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In a test application i have a canvas with a simple rectangle on it. The method draw is called every 100ms.

as you can see from the code i'm using the Mousewheel to scale everything. What happens now is, that everything is scaled, but i.e. when the rectangle is at 10px,10px and i have the mouse right over it the rectangle is not under the mouse anymore after scaling. (Which is of course right because all units are scaled up to.

But what i want to is, that the mouseposition is the "center of the zooming action" like in google maps so the content which is under the mouse before scaling, is under the mouse afterwards as well. I made a few attemps with translating, but i can't figure out, how to do that.

Thanks in advance.

Here's my code:

 <script type="text/javascript">
        var scroll = 0;
        var scale = 1.0;


                    /** This is high-level function.
         * It must react to delta being more/less than zero.
         */
        function handle(delta) {

                var canvas = document.getElementById("myCanvas");
                var ctx = canvas.getContext("2d");

                scroll = delta;
                if(scroll > 0)
                {
                    scale += 0.2;
                }
                if(scroll < 0)
                {
                    scale -= 0.2;
                }


        }

        /** Event handler for mouse wheel event.
         */
        function wheel(event){
                var delta = 0;
                if (!event) /* For IE. */
                        event = window.event;
                if (event.wheelDelta) { /* IE/Opera. */
                        delta = event.wheelDelta/120;
                } else if (event.detail) { /** Mozilla case. */
                        /** In Mozilla, sign of delta is different than in IE.
                         * Also, delta is multiple of 3.
                         */
                        delta = -event.detail/3;
                }
                /** If delta is nonzero, handle it.
                 * Basically, delta is now positive if wheel was scrolled up,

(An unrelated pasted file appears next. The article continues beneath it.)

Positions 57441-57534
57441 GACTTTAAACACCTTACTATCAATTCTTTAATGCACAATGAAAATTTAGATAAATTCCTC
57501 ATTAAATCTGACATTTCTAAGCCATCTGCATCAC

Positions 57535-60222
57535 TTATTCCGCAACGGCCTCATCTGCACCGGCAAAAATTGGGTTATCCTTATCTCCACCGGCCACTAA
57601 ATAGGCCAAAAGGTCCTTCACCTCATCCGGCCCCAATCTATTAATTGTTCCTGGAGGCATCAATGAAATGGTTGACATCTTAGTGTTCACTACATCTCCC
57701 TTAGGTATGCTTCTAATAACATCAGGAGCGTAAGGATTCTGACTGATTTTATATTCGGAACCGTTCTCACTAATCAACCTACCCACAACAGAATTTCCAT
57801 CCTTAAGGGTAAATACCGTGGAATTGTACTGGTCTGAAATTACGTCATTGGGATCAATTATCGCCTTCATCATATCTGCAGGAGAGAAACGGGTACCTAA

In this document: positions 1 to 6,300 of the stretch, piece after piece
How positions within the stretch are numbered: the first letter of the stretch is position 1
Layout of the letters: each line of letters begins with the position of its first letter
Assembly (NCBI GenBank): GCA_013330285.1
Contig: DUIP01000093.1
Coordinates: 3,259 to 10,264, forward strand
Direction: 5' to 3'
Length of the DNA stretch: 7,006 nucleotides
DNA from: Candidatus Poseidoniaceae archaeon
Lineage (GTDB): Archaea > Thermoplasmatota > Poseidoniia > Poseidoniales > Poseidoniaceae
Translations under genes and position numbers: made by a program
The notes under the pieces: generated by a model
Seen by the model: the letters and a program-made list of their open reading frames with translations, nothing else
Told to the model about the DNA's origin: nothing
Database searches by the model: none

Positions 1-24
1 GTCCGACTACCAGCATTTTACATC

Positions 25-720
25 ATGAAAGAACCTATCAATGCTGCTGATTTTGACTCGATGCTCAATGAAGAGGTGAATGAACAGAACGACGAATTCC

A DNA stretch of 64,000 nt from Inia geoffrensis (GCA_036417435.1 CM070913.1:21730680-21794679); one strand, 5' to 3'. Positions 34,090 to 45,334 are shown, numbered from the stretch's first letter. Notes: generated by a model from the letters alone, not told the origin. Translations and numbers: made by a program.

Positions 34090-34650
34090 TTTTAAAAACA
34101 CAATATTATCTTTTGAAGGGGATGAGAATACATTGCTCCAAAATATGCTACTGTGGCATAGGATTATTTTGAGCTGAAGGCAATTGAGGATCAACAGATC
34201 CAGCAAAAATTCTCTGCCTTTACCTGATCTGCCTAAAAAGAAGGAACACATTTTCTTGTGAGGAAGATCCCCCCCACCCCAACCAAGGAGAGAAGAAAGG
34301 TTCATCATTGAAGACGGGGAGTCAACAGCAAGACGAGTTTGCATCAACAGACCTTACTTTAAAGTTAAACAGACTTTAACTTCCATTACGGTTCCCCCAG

* and negative, if wheel was scrolled down.
                 */
                if (delta)
                        handle(delta);
                /** Prevent default actions caused by mouse wheel.
                 * That might be ugly, but we handle scrolls somehow
                 * anyway, so don't bother here..
                 */
                if (event.preventDefault)
                        event.preventDefault();
            event.returnValue = false;
        }

        /** Initialization code. 
         * If you use your own event management code, change it as required.
         */
        if (window.addEventListener)
                /** DOMMouseScroll is for mozilla. */
                window.addEventListener('DOMMouseScroll', wheel, false);
        /** IE/Opera. */
        window.onmousewheel = document.onmousewheel = wheel;

        var drawX = 0;
        var drawY = 0;
        var overX = 0;
        var overY = 0;

         function startCanvas()
         {
             var myCanvas = document.getElementById("myCanvas");
             var ctx = myCanvas.getContext("2d");
             ctx.canvas.width  = window.innerWidth;
             ctx.canvas.height = window.innerHeight;                 
             setInterval(draw,100);
         }

         function draw()
         {
            var canvas = document.getElementById("myCanvas");
            var ctx = canvas.getContext("2d");

            ctx.clearRect(0,0,window.innerWidth,window.innerHeight);
            ctx.save();
            ctx.scale(scale,scale);
            ctx.fillRect(drawX,drawY,20,20);
            //ctx.translate(-scale,-scale);
            ctx.restore();
            ctx.font="20pt Arial";  
            ctx.fillText(scale+":"+drawX,0,150);                
         }

         function canvasClick(event)
         {
            console.log(event.layerX+"/"+scale);
            drawX = event.layerX/scale;
            drawY = event.layerY/scale;
         }

         function canvasOver(event)
         {
            console.log("over");
            overX = event.layerX;
            overY = event.layerY;
         }

    </script>
share|improve this question

1 Answer 1

up vote 5 down vote accepted

It's actually a non-trivial math question, usually known as a "zoom point"

Take a look at here where another canvas user wanted to do the same thing and found a way.

<canvas id="canvas" width="800" height="600"></canvas>
<script type="text/javascript">
var canvas = document.getElementById("canvas");
var context = canvas.getContext("2d");
var scale = 1;
var originx = 0;
var originy = 0;

function draw(){
    context.fillStyle = "white";
    context.fillRect(originx,originy,800/scale,600/scale);
    context.fillStyle = "black";
    context.fillRect(50,50,100,100);
}
setInterval(draw,100);

canvas.onmousewheel = function (event){
    var mousex = event.clientX - canvas.offsetLeft;
    var mousey = event.clientY - canvas.offsetTop;
    var wheel = event.wheelDelta/120;//n or -n

    var zoom = 1 + wheel/2;

    context.translate(
        originx,
        originy
    );
    context.scale(zoom,zoom);
    context.translate(
        -( mousex / scale + originx - mousex / ( scale * zoom ) ),
        -( mousey / scale + originy - mousey / ( scale * zoom ) )
    );

    originx = ( mousex / scale + originx - mousex / ( scale * zoom ) );
    originy = ( mousey / scale + originy - mousey / ( scale * zoom ) );
    scale *= zoom;
}

</script>
share|improve this answer
    
thank you... i will have a closer look at it. Glad to hear, that its a non-trivial math thing i was drawing pictures on paper and couldn't just find out how to calculate it :-D –  Chris Jul 21 '11 at 14:37
    
Awesome! Thanks that worked very well! –  Chris Jul 22 '11 at 7:38

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